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shot size v. penetration

Discussion in 'Shotguns' started by Ridgeway, Jul 9, 2005.

  1. Ridgeway

    Ridgeway Member

    Aug 29, 2003
    Skip down for the question, if you don't care about the setup.

    Had nothing much to shoot today, so I grabbed a bag of apples out of the fridge, with which to shot with my benelli nova.

    Amongst other rounds I was shooting, I had was #8 shot. So well, small.
    But this was against apples...

    @ ~40 yards, penetration was well minimal. A scant few pellets made it through, but most didn't manage to kill the apple. One pellot made it just through one apple & was halfway emerged from it's hole.

    I didn't take a pic of any of the other apples hit with dif. shot, but anyways here is the back[exit side] of 1 apple:

    Skip to here for the question:
    How related is the shot size to penetration & distance?
    Obviously the pattern varies, especially with range.
    IE do the really small pellets just loose velocity quickly, or simply lack the mass for any real penetration?
    I guess I just thought the little fast moving pellets would speed right through the soft apple.

    Was just pondering this on the way home....def. wouldn't want to try #8 in a HD situation lol. Woudln't make it through a jacket.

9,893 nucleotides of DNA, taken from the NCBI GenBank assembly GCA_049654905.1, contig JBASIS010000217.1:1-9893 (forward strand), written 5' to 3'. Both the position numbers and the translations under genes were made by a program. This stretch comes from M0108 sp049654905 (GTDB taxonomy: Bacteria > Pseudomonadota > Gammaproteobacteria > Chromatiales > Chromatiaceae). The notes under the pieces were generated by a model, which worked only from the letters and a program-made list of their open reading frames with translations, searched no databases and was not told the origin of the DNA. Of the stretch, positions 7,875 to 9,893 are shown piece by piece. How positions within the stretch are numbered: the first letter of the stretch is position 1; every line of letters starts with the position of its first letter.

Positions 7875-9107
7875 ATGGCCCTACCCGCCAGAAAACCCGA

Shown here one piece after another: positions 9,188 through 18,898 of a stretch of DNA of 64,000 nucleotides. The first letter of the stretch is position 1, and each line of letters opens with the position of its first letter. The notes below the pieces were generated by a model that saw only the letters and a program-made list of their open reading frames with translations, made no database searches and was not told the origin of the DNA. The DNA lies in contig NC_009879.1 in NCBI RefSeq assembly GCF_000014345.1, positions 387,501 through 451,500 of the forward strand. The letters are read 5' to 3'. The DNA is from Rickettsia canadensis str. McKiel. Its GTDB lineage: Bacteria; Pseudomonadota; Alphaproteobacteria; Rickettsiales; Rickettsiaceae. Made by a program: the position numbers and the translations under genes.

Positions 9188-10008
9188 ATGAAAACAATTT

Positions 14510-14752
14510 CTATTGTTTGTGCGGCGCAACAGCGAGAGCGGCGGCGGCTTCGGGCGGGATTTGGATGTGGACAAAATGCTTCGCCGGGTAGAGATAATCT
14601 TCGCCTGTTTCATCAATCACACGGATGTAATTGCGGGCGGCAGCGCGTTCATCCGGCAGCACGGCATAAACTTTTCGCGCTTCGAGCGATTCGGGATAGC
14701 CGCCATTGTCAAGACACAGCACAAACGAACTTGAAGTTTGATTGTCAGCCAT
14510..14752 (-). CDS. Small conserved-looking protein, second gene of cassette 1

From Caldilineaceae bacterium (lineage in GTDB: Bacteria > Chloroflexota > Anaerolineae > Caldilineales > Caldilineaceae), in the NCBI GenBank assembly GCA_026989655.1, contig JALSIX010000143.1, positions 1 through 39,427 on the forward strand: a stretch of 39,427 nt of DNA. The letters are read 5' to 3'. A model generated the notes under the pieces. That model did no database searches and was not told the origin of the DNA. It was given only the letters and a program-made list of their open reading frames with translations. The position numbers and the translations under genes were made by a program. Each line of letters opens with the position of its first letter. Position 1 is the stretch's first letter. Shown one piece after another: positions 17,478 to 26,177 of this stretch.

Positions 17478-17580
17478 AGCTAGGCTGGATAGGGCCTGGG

2. LHB1

    LHB1 Active Member

    Feb 7, 2005
    Quote: "do the really small pellets just loose velocity quickly, or simply lack the mass for any real penetration?"

    Ans: Both. The lighter (smaller) the shot, the more the velocity loss and lower the penetration. That is why buckshot is used for hunting and heavy defense work.

    Good shooting and be safe.
  3. LaEscopeta

    LaEscopeta Active Member

    Feb 23, 2005
    Los Estados Unidos
    I’ll repeat something said by someone else in another post:

    Heavy, fast, hard, pointy and small things penetrate the best. The first two factors are the most important.

    But notice the first, heavy as in large mass, is sort of the opposite of the last one, small size. For round shot, if you cut the diameter in half, you cut the area of the hole in makes in half, which is good for penetration. But you also decrease the mass to one quarter, which is really bad for penetration, and more then cancels out any advantage of the small hole.

    Also, as you said, small pellets lose speed traveling through the air quicker then large pellets.

    The physics of bullet/shot penetration has not been completely worked out; it is known what factors cause good or bad penetration, but it is only approximately known how much of a affect each factor has, or how the different factors interact (if at all.) There are some formulas, but the numbers they give are only in the same ballpark as test results. This is why there is so much testing with ballistic gelatin, bulletproof jackets, and apples; it is the only way to know for sure how a given round will penetrate.

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